Emily Maddigan at stARTup Art Fair Los Angeles
On Friday, January 27, I had the great pleasure of touring the 2nd annual stArtup Art Fair LA, for a tour with Cartwheel Art, which was designed as.a preview for the opening night celebration. Hosted at the historic Highland Gardens Hotel in Hollywood, there were light installations by Greg Schenk placed strategically around the central courtyard and pool. I arrived early, going through each room, speaking to artists in a relaxed environment filled with a sense of camaraderie and mission.
Founded in San Francisco by artist Ray Beldner, with a partner in 2015, Beldner continues to spearhead stARTup Art Fair. The fair has grown to include Los Angeles, San Francisco and Chicago.
Artists are selected by jury, following a general rule to include two artists, two art business owners and two academics. The aesthetic of stARTup serves to prove this formula a winner.
Every artist and non-profit involved deserves mention, please check the website, linked here, for a complete list and more about each.
The tour started in AWOL’s room. AWOL, an artist collective out of Los Angeles presented a painted paper installation, completely taking over the entire room and transporting the viewer into a different world. Jim Ovelmen created the instillation, with a satellite in the bathroom by Mehran Ayati.
Ovelmen spoke to us about how artists go into new environments as bright eyed explorers just like Ernest Shackleton had done, exploring Antarctica. The instillation is an experience of the supply shack/ base camp and illustrated how the experience of an artist mimics Shackleton’s experience as an explorer, clearly and comically. A deep reflection of gentrification and displacement are also implied and explored with AWOL’s instillation.
Steven Wolkoff left the furniture in his room as he had found it. On the first bed, there was a white rectangle pained onto un-stretched canvas laid on top of the bed. Using his acrylic words, he wrote out a Janis Joplin song. This is the hotel where Joplin died. The second bed also had canvas laid over it, with a white rectangle painted in the middle with words spread around the rectangle. Wokloff invited guests to put their own words together. On the table in the kitchen, was a little surprise, also relating to the history of the hotel.
Walking in, seeing all those words, created a feeling of interaction immediately, giving the room a fun whimsical feeling right from the start.
Mikey Kelly and Clovis Blackwell also had a wonderful room. I must have spent so much time looking closely at Kelly’s work, completely engaged, I forgot to take pictures. His work both tricked and comforted my eyes. Using zesty color compilations and meticulously laid out lines, Kelly creates lushness. One does not generally equate lines with lushness. It wasn’t the texture of the work on it’s own, rather the combination of it all.
Clovis Blackwell’s work is strong and colorful, using a layering of images juxtaposed in their message, when separated. My own practice makes me partial to the Flower Bomb. Blackwell and I spoke of the timeliness and timelessness of his work, the fall of the Berlin wall, the rise of the nuclear question and the survival conditioning by post apocalyptic films like Mad Max.
Lunar cycles, months and years are explored with colors, shapes, negative space and material in Carol Ladewigs work. Day to night, wake to sleep, sunrise to sunset are universal and personal themes Ladewig creates in her daily practice as she tracks the passage of time.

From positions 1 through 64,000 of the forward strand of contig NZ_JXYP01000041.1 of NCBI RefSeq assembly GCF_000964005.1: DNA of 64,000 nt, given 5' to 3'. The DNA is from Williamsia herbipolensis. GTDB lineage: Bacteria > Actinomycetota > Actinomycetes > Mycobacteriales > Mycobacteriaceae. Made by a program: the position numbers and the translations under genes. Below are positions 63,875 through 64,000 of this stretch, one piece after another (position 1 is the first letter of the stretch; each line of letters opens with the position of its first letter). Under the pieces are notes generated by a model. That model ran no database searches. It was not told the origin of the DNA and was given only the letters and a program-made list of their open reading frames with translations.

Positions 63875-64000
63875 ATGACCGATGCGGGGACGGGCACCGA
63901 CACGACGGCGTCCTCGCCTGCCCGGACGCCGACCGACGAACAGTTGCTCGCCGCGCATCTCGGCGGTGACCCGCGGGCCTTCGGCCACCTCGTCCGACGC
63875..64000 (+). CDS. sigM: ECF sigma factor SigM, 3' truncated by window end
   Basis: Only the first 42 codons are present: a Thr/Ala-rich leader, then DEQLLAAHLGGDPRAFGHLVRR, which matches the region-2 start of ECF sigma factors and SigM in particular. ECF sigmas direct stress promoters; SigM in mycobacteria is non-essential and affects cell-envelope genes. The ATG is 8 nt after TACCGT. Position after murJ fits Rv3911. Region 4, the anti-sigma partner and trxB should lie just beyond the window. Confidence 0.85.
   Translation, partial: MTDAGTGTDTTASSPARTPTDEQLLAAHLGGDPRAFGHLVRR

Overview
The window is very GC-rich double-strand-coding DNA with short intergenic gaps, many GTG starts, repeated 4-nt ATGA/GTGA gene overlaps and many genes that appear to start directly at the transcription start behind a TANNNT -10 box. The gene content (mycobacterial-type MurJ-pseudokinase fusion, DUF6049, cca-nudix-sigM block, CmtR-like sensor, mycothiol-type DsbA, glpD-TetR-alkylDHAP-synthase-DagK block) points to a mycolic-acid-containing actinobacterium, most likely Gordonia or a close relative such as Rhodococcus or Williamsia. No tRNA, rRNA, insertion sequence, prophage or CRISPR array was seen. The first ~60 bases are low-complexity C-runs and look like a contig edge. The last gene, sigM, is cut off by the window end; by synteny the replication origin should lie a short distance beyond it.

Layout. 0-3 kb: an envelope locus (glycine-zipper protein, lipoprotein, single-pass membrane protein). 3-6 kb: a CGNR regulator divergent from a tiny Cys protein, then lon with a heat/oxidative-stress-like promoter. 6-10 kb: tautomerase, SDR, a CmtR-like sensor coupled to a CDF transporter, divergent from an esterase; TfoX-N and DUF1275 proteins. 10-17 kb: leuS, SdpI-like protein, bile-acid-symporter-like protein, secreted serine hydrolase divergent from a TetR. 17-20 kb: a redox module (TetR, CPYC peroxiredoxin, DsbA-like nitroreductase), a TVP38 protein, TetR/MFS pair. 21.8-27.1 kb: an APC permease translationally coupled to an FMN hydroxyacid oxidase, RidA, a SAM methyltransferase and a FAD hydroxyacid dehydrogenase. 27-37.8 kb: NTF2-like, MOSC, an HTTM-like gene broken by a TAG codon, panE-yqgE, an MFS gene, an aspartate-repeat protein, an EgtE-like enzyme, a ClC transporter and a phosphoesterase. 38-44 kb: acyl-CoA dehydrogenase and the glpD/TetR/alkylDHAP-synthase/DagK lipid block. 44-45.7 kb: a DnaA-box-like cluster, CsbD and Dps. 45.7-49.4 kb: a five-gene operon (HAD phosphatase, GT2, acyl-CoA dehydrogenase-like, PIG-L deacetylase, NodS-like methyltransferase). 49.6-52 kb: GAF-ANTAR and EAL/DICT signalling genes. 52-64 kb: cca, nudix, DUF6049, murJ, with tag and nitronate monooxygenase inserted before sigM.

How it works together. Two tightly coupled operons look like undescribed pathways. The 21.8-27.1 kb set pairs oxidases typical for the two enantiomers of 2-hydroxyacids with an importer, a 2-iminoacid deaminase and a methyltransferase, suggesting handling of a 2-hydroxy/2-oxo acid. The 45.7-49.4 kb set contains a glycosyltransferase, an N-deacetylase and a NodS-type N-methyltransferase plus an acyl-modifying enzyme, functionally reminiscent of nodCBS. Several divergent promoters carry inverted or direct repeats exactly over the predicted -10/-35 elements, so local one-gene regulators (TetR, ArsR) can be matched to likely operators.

Ladewig shared a room with Jeffrey Long, who’s work feels inspired by patterns and textiles from ancient indigenous designs, art nouveau and the modernists. Their work went so well together, I felt compelled to ask if they worked together on a regular basis, they had just met.
Dani Dodge and Kimberlee Koym-Murteira shared a room as well, and they too, had recently met. Both use instillation and light to create an immersive experiences.
My experience of Dodge’s instillation was one of a metaphoric heart, culminating in me stuffing and sowing my own little heart together.
My second time through, those of us on the tour, laid on the bed and looked up, took in the metaphoric stars in our eyes, as we listened to a french tune playing in the background and were transported to a tiny french hotel room. There was antique luggage stacked in the corner, to further the heart metaphor. Guests were invited to write down a place in their heart, needing mending. These little notes, were written on Dodges Hotel C’est Foutu pads, with matching pens. Later Dodge hung the notes on a line, leading out of the bedroom.
Kimberlee Koym-Muteira work spoke to me of both personal perspective and physics, galaxies and black matter. There is an image used often on television, to depict memories or thoughts, moving along pathways of ones brain. For me, Koym-Muteira’s work depicts these little capsules of memories, thoughts and light. What the electricity is feeding in your brain.
Koym-Muteira’s work was spread throughout the living room and kitchen of the space, and inside the cabinets. Have you had that moment when you go into the kitchen, open a cabinet and stand completely absorbed by a thought or daydream, having nothing to do with the the cabinet you are looking in? Koym-Muteira’s work has me seeing my thoughts, in a different way.
I encourage you to check out all of the artists at the fair. Here are some images of the other artists I look forward to covering in the future.
Serving the artist and art lover, in a new way, stARTup Art Fair allows for intimate exchanges and experiences made impossible in a large art fair environment. I encourage you to check out the website for artists I might have missed and to mark your calendars for the next stARTup Art Fair. Please check them out on the stARTup Art Fair Website.
– Andrea LaHue